Monday, 31 August 2015

Aphrodite vs. Jesus

"By almost any standards, apart from the macabre and gloomy ones of Puritan sensibility, an Aphrodite emerging from the Paphian foam is infinitely more life-enhancing an emblem than a gloomy Deposition from the Cross."
~ A.C.Grayling


  1. Aphrodite, we just wish she existed.

  2. The return of Aphrodite (perhaps I first heard the phrase from Laurence Durrell) is a major social theme in the 21st Century. Guillaume's touching comment, above, 'we just wish she existed', can be answered. She does. Or at least she animates the lives of many young people in Western societies.
    The point Grayling makes is a good one. Yet it must be said that the Puritan preachers such as Richard Baxter and John Flavel did marry. And John Milton is no stranger to erotic love, or Aphrodite by another name.

    Still, the common charge is that Christianity poisoned the wells of Eros. Augustine certainly played his hand in all that, though Jesus seemed to suggest that the marital bond was an erotic one, 'they shall be of one flesh'.
    But since the mid-20th Century the erotic imagination has developed outwith Christianity, at least in Western countries. The contraceptive pill only made things easier, as did the emergence of men and women living together without being married. Remember when Pope John Paul inveighed against contraceptives and free love? Who was listening? Pope Francis has taken the easier road in his 'Who am I to judge?'approach.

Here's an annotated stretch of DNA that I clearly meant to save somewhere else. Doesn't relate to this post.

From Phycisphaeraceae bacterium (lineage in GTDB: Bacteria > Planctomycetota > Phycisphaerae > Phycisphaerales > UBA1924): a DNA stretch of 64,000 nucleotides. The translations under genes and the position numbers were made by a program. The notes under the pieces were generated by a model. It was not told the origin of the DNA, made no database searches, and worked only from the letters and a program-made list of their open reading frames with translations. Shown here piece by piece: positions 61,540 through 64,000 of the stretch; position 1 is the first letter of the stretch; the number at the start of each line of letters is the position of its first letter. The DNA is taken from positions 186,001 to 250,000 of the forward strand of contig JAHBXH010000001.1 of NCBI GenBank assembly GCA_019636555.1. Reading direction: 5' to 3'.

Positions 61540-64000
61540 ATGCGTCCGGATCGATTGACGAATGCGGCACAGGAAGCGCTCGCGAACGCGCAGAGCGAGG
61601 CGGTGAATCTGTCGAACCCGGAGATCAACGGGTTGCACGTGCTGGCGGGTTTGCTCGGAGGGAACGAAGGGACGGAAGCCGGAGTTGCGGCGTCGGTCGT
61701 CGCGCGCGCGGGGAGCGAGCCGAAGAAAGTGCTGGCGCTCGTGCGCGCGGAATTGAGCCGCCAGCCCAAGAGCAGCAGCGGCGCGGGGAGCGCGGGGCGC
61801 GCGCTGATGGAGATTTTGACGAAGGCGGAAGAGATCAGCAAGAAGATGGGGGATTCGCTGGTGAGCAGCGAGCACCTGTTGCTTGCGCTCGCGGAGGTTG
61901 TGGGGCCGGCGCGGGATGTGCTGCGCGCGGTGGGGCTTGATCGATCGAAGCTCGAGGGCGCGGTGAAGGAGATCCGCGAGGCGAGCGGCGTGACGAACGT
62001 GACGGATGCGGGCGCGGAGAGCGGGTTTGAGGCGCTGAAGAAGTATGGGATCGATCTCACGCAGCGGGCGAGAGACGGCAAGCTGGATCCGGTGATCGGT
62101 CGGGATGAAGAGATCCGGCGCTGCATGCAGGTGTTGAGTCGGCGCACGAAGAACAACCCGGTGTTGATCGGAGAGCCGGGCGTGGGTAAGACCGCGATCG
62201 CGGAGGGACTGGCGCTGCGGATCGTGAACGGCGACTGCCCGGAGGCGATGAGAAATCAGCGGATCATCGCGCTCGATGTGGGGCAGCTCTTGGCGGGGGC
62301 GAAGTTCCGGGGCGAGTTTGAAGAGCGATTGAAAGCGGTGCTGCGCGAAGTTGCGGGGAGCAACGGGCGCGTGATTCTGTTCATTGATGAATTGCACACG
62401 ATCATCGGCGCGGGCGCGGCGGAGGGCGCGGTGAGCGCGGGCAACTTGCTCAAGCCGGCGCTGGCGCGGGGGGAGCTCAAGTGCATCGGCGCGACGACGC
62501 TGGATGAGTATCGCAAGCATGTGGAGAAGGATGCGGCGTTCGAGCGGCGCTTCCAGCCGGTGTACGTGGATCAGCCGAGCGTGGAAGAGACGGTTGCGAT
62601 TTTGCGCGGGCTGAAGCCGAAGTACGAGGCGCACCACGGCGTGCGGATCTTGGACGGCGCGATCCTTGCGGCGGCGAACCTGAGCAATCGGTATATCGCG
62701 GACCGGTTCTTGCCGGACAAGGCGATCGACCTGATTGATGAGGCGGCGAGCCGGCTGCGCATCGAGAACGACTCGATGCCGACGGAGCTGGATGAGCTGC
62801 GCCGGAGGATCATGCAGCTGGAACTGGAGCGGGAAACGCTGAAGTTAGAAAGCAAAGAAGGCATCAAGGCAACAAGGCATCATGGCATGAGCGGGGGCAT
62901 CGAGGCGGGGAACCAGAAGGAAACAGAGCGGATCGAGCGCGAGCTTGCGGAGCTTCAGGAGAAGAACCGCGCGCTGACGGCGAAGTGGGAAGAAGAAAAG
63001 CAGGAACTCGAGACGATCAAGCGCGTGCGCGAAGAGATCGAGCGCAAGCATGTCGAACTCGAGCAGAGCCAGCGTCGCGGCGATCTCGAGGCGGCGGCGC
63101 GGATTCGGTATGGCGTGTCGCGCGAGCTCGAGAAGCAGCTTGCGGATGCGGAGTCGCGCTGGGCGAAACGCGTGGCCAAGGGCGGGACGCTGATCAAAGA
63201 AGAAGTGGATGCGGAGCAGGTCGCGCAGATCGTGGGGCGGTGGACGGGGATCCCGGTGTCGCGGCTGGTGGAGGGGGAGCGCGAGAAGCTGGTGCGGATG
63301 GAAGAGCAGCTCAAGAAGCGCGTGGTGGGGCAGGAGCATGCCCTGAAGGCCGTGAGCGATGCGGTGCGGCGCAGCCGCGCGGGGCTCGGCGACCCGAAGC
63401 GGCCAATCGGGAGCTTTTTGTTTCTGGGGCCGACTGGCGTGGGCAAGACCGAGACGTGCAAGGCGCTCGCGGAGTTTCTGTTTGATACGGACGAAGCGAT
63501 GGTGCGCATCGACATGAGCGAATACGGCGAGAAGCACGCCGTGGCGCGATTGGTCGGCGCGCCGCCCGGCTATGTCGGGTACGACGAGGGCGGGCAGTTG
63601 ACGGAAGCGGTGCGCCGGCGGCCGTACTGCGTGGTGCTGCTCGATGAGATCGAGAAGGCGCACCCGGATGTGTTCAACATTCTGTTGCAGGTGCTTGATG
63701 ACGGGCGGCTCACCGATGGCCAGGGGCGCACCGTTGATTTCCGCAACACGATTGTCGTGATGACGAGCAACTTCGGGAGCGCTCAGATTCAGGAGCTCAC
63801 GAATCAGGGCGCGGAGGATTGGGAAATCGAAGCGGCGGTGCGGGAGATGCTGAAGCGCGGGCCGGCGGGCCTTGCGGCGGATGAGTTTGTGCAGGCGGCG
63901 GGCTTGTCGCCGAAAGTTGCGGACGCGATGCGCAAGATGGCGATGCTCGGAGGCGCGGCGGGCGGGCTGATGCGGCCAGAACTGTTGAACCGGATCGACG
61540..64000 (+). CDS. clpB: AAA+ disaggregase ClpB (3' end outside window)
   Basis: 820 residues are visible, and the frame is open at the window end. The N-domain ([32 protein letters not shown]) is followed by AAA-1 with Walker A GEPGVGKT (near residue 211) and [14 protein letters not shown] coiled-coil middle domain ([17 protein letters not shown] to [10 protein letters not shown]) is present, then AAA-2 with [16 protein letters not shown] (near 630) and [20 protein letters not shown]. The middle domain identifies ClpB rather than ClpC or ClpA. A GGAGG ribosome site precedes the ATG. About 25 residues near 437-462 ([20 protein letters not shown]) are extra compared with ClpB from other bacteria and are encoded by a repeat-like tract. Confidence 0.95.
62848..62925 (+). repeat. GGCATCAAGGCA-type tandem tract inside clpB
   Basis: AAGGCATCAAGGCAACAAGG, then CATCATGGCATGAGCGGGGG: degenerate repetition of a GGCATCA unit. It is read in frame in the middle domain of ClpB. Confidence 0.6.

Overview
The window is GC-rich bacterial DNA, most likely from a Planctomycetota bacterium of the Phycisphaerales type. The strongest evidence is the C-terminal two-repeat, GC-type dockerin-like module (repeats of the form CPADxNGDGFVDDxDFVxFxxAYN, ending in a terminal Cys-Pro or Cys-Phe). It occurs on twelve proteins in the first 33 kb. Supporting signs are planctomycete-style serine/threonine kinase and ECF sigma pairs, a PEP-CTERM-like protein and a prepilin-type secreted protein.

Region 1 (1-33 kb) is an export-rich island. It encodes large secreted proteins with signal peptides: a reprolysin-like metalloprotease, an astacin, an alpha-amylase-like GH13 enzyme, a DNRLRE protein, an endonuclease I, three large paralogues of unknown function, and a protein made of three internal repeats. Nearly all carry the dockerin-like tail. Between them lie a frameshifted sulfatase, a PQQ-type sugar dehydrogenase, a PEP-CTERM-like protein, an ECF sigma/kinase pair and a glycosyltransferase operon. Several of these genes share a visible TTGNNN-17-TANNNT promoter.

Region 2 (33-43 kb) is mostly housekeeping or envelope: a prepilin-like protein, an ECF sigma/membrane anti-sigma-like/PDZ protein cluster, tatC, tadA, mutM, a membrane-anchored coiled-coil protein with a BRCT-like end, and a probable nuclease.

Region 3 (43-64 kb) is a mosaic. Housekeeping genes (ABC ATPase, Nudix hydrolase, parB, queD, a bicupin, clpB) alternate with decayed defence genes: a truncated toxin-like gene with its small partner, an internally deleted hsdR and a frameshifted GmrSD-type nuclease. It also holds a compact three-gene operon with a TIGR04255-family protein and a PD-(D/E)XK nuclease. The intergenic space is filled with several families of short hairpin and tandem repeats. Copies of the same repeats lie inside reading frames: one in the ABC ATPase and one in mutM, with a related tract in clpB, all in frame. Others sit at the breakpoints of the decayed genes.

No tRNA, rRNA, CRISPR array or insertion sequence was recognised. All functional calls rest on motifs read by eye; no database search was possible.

Same sex relationships have soared in our new century. Who could have imagined that so many young women would be in same sex relationships? There is a website called Girls Out West on which young women happily download their sex videos. Shame about the body is a thing of the past.
    So is it really a choice between Aphrodite and Jesus?
    Christianity's genius has been in its capacity to adapt to change.
    Christians may well adapt to the freer sexual lifestyles without losing touch with the sacred notion of the body. The body as the temple of the Holy Spirit.
    We need a better theology of sexuality. It will surely emerge from the writings of feminist theologians. It is emerging as I speak.
    Grayling doesn't like the cross of Jesus, but it is a way of making sense of suffering, of living through tragedy and not giving in to despair.
    I won't be looking at Aphrodite as I am dying. I will be turning to the Puritans, to John and Charles Wesley.
    To the cross of Christ.